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Steve Aoki feels fine

He's one of the highest-grossing touring electronica DJs. He's the head of his own label, Dim Mak, through which he's discovered bands such as Bloc Party and the Gossip. He's the son of the founder of Benihana, Rocky Aoki. But above all else, Steve Aoki is a hometown boy, having been born in Miami.

The electro-house DJ, who released a three-song EP titled "It's the End of the World As We Know It," played the Ultra Music Festival in 2013. He spoke to us during a phone interview.

You're known for a crazy, lively show — spraying champagne and crowd-surfing. But what are you like?

When I'm doing my show, I'm the performer. When I'm off, I'm someone kind of completely different. I'm not spraying champagne while I'm walking through the hallway. … Like, when I'm onstage, I'm expressing myself in a way that I could never do if I wasn't on the stage. … I love doing it, that's why I do it so much. It's my passion.

How do you prepare for that shift onstage?

It really starts in the studio. …. I have to be 100 percent behind these records that I'm producing, otherwise it's not really worth it to me. … When you play these tours, you're looking for that connection. When you find that connection, you feel accomplished.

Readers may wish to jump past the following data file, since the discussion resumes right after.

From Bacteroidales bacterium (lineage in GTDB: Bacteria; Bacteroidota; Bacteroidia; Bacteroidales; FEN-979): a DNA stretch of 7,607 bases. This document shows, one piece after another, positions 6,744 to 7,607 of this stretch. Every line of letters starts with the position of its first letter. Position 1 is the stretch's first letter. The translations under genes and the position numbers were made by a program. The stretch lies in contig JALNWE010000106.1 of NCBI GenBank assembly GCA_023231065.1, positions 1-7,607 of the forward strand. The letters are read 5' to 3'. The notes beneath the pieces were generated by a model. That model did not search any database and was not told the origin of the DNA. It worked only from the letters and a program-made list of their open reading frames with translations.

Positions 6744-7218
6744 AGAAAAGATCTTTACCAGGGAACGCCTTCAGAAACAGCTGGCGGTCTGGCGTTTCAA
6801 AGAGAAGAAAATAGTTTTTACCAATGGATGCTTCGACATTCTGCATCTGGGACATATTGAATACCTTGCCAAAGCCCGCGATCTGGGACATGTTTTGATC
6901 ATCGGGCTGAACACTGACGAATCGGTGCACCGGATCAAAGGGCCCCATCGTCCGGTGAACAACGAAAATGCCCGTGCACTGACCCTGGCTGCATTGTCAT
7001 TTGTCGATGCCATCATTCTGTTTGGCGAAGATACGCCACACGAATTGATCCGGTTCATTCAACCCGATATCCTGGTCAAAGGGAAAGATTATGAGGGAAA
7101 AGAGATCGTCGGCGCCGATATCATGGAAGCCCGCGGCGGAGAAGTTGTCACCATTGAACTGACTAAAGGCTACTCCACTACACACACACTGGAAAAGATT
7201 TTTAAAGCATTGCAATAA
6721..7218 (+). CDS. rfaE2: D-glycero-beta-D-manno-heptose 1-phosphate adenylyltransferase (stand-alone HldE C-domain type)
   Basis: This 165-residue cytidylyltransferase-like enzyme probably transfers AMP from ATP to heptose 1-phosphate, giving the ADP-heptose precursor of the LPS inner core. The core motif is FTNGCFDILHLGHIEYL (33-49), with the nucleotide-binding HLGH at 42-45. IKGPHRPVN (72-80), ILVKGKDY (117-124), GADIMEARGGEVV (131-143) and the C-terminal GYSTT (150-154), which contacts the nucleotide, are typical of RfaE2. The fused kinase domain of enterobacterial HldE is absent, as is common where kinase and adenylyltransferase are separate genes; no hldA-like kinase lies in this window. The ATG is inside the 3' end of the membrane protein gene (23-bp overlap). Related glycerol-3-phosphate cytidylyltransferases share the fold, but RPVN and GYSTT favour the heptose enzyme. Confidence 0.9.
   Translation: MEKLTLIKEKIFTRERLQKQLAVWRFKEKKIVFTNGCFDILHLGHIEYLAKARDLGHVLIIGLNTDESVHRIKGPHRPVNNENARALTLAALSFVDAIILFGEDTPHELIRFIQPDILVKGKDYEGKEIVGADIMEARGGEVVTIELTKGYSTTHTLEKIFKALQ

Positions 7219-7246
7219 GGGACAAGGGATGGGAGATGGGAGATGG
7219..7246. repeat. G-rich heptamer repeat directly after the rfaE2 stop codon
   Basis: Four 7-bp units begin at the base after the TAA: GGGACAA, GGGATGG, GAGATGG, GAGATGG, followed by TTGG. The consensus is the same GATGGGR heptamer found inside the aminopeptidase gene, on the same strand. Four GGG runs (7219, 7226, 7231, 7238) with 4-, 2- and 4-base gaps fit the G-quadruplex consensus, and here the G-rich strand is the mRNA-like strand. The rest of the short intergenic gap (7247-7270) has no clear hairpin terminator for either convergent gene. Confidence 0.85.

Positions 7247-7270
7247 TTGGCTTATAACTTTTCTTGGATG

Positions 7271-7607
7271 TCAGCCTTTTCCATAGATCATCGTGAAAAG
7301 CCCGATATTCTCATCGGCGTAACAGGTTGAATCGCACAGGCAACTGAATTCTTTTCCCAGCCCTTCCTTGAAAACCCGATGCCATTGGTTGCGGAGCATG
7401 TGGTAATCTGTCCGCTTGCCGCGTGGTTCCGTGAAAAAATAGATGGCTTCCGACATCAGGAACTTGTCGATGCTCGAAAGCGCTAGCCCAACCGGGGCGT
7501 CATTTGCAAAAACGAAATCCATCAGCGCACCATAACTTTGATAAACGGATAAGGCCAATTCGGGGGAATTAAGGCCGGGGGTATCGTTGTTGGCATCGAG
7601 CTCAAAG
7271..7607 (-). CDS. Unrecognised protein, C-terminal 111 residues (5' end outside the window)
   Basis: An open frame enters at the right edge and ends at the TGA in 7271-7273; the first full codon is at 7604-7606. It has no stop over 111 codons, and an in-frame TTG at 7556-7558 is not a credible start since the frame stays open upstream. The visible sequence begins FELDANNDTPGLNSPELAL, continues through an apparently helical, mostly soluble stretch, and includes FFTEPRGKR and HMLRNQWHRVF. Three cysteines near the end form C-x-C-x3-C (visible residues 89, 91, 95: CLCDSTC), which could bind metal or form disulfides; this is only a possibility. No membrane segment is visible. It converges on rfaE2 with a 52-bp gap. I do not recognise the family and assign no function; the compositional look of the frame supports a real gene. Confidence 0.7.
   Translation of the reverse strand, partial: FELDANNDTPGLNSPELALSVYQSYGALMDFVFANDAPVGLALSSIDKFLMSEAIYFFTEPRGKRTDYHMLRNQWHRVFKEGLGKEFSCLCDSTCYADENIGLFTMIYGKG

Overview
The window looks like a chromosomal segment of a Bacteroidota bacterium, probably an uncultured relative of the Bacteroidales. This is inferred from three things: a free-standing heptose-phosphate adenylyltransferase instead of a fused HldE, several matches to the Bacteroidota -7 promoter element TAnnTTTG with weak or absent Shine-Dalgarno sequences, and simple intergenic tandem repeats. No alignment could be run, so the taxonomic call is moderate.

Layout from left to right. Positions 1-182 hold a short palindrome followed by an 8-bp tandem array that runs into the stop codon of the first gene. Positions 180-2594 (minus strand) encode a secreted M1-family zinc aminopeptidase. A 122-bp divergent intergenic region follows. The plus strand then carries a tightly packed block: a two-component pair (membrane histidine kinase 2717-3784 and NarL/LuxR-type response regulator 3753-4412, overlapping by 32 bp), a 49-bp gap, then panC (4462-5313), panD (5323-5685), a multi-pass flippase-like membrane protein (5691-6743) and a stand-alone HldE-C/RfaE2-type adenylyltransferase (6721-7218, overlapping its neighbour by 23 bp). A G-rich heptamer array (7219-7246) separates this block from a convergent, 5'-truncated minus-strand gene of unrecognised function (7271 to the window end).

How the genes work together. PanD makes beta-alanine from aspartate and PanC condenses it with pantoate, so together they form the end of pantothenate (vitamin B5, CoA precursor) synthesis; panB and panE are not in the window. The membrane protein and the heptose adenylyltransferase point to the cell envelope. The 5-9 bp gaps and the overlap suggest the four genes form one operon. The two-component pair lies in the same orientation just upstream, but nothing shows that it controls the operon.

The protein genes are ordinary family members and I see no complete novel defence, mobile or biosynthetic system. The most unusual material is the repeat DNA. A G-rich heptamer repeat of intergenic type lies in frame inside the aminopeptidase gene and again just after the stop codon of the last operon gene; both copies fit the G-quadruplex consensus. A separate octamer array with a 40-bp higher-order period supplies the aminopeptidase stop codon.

Where do you go to hang out when you come home?

I love Sushi Doraku, my brother's restaurant in Brickell. I love going all over the place — the ocean, whenever I get a chance, hanging out with the sharks. I always play at Mansion when I play clubs. Sandwicherie, I love that spot. There's a place called Thrive, a 90-percent vegan spot.

Tell me about your new EP.

It's kind of more of an emotional record than I've usually done. … It's called "It's the End of the World As We Know It," a play on all the conspiracy theories. … I love being serious, but at the same time, I like poking fun at myself.

Advice on how to survive Ultra?

Take lots of water with you, because it will be hot. Stay hydrated. Don't die.

Thoughts on Asians in music and Korean artist PSY's popularity?

If you don't represent yourself, you will get misrepresented, to claim your voice and to speak out. … When you look at PSY, without the music, you see an Asian face represented in a popular light, in popular culture. He's now in the books of popular culture in the history of 2012, in this era. Everyone in the world knows who he is, and it's not a negative light, like he killed someone. … He wrote a song that became a phenomenon. … It's not a white face, a black face. It's an Asian face. It's the first time in history it's ever happened.

What are your thoughts of electronica now going mainstream?

The way I see it, this kind of music is not necessary becoming Top 40. You see it all over television and radio, but you don't even know it is. It's become pop-ified. As a songwriter and producer, I write all kinds of music, and I write for other artists, as well, so you want your music to be on the radio, if that's the right place for it. But dance music is not for the radio. Dance music is for alternative means of distribution, like the Internet, YouTube and SoundCloud. That's where it really thrives. … The underground is just getting bigger.


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